Here’s the Blueprint for Prosperity for All

by Dick Distelhorst, AMI Researcher and Chapter Leader

Burlington, Iowa.  June 16, 2010.

Warren Buffet recently said, “There is a class war going on and my class is winning.”   He is certainly correct.  In September of 2008 when the greed and recklessness of the “too-big-to-fail” banks caused millions of U. S. citizens to lose their jobs, their homes, much of their savings, even their pensions, who did our government bail out, the big banks or the American people?

We know the answer.  The Bush and the Obama administrations made trillions of dollars available to the big banks, now those same big banks are reporting all-time record profits and paying themselves huge bonuses.

There is a way to bail out the American people instead of the very wealthy and return our nation to prosperity.   All we have to do is look at past history.  The answers we need are there.

The best answer to the Great Depression, the “Chicago Plan” of the 1930s was a proposal which would have taken the power to create, issue and regulate money away from the privately-owned banks and return that sovereign power to the people.  An even better proposal to take back our sovereign power to create, issue and regulate our money is ready for America.  Read about this bill at: This legislation is the answer to ending the Great Recession.  This brings us to the first three steps of “The Blueprint for Prosperity.”

Step 1:  Incorporate the Federal Reserve Banks into the U. S. Treasury where all money will be created by the government as real money instead of as interest-bearing debt and spent into circulation to promote the general welfare; monitored to be neither inflationary nor deflationary.

Step 2:  Eliminate Fractional Reserve Banking in a manner that makes the federal government the only entity with the power to create, issue and regulate our money, as Article I, Section 8, Clause 5 of the United States Constitution already mandates.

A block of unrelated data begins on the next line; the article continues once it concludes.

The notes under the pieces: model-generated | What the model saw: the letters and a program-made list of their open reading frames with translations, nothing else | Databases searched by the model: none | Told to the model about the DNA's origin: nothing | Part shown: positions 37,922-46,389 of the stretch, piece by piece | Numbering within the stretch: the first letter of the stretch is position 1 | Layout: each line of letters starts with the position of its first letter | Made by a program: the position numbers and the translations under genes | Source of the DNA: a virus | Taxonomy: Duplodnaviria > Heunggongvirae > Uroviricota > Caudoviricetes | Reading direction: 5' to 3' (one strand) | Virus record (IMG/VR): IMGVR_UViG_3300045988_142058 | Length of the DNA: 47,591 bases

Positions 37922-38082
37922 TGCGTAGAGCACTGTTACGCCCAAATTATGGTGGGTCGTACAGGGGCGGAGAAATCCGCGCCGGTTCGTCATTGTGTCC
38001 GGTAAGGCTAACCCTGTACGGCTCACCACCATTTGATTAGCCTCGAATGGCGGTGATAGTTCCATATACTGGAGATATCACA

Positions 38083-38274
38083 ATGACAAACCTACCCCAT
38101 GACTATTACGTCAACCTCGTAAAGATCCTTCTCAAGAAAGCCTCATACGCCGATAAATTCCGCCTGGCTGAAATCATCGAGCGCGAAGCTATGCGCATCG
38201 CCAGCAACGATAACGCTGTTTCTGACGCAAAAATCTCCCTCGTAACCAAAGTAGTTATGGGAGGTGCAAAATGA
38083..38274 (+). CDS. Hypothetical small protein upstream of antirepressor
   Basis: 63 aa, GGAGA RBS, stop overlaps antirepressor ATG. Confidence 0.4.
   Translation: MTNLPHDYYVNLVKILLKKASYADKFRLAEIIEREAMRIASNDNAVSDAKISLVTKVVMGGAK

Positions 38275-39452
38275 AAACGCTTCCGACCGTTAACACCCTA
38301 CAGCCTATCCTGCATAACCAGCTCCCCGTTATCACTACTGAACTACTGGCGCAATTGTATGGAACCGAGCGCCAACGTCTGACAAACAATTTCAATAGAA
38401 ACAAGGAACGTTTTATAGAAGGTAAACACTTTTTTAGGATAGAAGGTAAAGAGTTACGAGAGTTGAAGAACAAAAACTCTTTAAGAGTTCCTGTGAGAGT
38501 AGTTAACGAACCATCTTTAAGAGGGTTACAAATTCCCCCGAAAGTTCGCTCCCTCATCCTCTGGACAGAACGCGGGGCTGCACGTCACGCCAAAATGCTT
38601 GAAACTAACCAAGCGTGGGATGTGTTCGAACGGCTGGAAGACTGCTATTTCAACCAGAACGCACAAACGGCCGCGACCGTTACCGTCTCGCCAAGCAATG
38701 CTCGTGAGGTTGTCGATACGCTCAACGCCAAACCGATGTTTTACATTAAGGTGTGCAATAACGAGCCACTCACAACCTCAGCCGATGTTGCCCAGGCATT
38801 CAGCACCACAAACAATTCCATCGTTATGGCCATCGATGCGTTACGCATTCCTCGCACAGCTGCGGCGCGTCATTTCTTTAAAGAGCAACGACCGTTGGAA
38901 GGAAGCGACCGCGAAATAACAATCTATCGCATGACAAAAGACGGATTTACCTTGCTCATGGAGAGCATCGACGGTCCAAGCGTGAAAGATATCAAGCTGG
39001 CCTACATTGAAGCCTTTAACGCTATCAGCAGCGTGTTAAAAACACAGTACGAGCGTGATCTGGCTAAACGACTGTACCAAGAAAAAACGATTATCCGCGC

Step 3:  Real U.S. Money will be spent into circulation, starting to rebuild our badly decayed public infrastructure which includes roads, bridges, dams, water and sewage plants, mass transit, schools, etc.  This will create millions of high paying jobs. We include health care and education as part of infrastructure – human infrastructure. If the recession or depression lingers on, a stimulus check of at least $5,000 should be sent out to every American citizen immediately to start getting out of this recession by putting money back in the hands of the American people. (To understand how these three crucial steps are demonstrated in historical case studies, read The Lost Science of Money by Stephen Zarlenga; see http:/

These three steps are the way out of the present Great Recession.  All of the  benefits outlined above, and many more, will appear as an interest-free, debt-free, inflation-free dividend for the American people.  Under this legislation, the benefit of that creation will go to bail out the American people not to bail out the big banks.

What the “too big to fail” banks don’t want you to know is that all of their money was created in the form of debt and when they can no longer create more “debt-money” it will disappear, which means we will have to replace their debt money by spending real U. S. dollars into circulation.   Then we will finally get the benefits of the money we should have created in the first place. The real money we need to spend into circulation to replace this bank “debt-money” is literally trillions and trillions of dollars.  And it all will appear as a bonus or dividend for the American people.  Within a few months of the passage of this legislation the present Great Recession will have ended.